A while back I reviewed Ghost Fleet, a novel that imagined what a third World War might look like. I found it frightening, to say the least. And unnervingly plausible.
Evidently, I'm not the only one who felt that way:
Navy Times: Ghost Fleet Offers a Realistic Look at an Imagined War
Discover Magazine: Ghost Fleet's Fiction Aims to Shape Minds on Future War
After reading Julia Heaberlin's Black Eyed Susans, I was determined to read more by Heaberlin. When BookBub offered Heaberlin's Playing Dead for $1.99, I snapped it up.
Tommie McCloud, former rodeo star, psychologist, and equine therapist, returns to her Texas home after the death of her father. As she deals with the grief of her father's death and her mother's descent into Alzheimer's, she gets another shock to her system: a letter from a woman in Chicago who claims that Tommie is her daughter and was kidnapped when she was a year old.
OK -- the plot is a bit fantastic, yet it didn't bother me much while I was reading. I liked the characters and the Texas atmosphere, but found the thread involving the Chicago mob(s) far-fetched and illogical. There were plenty of twists and turns, but not all details and digressions were resolved.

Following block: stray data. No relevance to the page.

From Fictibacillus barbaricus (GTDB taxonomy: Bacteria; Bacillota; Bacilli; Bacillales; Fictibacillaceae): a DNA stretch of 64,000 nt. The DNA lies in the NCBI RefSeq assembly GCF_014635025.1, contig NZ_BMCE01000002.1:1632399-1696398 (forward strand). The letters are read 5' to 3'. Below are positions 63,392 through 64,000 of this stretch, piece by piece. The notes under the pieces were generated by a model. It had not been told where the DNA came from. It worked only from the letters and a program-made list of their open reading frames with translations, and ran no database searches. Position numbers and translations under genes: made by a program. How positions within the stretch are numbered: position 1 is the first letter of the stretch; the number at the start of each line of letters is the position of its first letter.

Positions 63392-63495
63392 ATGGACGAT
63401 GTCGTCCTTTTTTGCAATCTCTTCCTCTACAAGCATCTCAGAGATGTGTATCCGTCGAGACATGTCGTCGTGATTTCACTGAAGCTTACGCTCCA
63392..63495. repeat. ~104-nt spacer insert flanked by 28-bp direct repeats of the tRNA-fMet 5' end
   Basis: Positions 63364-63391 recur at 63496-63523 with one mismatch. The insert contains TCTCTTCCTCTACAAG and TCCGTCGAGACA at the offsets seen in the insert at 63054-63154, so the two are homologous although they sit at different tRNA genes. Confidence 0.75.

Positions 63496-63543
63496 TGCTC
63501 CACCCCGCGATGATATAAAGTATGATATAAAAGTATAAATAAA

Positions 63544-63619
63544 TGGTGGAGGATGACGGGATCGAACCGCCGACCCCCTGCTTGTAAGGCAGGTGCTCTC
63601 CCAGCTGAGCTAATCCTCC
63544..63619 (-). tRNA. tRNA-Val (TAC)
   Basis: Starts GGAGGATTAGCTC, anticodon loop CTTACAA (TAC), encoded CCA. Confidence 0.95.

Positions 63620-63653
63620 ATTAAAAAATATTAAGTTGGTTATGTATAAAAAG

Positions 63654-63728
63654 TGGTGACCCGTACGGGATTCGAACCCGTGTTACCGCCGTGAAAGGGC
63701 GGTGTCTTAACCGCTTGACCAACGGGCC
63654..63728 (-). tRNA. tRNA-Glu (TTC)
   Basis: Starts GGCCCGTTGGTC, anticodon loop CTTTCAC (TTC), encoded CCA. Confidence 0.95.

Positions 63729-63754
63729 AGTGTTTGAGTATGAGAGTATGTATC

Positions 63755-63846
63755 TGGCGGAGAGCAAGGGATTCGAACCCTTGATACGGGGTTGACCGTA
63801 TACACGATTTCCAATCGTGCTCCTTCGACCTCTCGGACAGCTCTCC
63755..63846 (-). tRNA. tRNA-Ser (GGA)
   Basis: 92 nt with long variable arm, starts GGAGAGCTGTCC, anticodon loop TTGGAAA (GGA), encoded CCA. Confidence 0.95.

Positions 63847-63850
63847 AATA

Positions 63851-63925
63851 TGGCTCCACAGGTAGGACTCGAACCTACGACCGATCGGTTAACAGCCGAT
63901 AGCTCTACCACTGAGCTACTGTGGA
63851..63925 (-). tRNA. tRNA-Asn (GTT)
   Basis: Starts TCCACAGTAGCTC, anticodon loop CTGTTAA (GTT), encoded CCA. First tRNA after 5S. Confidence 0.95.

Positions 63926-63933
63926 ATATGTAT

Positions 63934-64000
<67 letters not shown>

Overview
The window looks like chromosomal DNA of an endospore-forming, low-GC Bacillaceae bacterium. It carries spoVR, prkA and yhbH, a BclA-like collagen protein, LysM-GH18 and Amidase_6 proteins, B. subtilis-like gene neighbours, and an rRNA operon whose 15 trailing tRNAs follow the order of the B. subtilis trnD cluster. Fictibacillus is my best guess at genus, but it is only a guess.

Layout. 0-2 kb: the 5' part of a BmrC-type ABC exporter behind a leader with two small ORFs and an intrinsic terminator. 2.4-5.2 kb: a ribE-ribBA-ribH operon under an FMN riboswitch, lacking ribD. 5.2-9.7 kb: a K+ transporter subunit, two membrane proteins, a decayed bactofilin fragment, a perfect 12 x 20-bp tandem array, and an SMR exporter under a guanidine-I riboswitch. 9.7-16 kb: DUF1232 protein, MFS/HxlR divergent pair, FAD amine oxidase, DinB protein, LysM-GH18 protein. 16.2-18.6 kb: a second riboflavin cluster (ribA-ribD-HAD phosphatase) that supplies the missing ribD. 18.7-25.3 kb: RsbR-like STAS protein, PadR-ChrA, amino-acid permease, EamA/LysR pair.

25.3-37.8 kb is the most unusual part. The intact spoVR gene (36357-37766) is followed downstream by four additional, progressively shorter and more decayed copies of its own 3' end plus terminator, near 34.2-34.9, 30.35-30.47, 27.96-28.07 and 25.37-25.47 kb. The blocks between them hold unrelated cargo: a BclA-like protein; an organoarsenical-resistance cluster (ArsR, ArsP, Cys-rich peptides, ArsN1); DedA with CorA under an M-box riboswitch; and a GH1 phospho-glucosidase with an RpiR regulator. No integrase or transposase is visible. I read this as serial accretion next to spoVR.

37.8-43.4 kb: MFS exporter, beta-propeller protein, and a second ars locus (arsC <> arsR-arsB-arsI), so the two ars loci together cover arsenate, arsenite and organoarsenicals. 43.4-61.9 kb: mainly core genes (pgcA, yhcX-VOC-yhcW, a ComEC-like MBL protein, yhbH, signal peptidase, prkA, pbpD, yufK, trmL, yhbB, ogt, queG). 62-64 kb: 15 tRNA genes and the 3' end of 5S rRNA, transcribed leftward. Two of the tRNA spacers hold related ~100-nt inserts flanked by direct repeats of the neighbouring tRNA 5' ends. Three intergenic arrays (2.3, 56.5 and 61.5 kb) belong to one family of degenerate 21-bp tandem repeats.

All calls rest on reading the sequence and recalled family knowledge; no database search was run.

There are plenty of mysteries, some surprises, almost everyone carries at least one gun, the novel has a modern wild west flavor, seasoned with Chicago organized crime.
Playing Dead is Heaberlin's first novel. I liked it even though I thought it had flaws.
Mystery/Crime. 2012. Print version: 354 pages.
Thinking about all those guns made me wonder a bit about gun culture.
"Don't mess with Texas" was a great campaign slogan to prevent litter, but it has a wider application as well. A frontier mindset still exists in both fiction and fact about Texas. There is a Texas mythology that prevails even in minds of Texans who have never owned a gun, ridden a horse, or worked a ranch--but the reality is that most Texans don't "carry" or actually lead lives that in any way involve the Western myth. (Owning a gun and carrying a gun are quite different.)
I was curious about how Texas ranked in gun ownership because I live in a state that also has a love affair with guns. I found this article: Gun Owners as a Percentage of Each State's Population. Surprisingly, Texas ranked as #30 on the list with 35.9% of its population owning one or more guns. Wyoming held the #1 position with 59.7% .
But here is another way to look at it--the population of Wyoming (2014 census) is 584,173. The population of Texas is 26.96 million. While the percentages are higher in the sparsely populated state of Wyoming, the number of gun owners in Texas by far exceeds the number of gun owners in Wyoming.
It is funny what detours the mind takes when reading (or when writing about reading).
The state with the lowest percentage of gun ownership? Hawaii. Where does your state rank in gun ownership?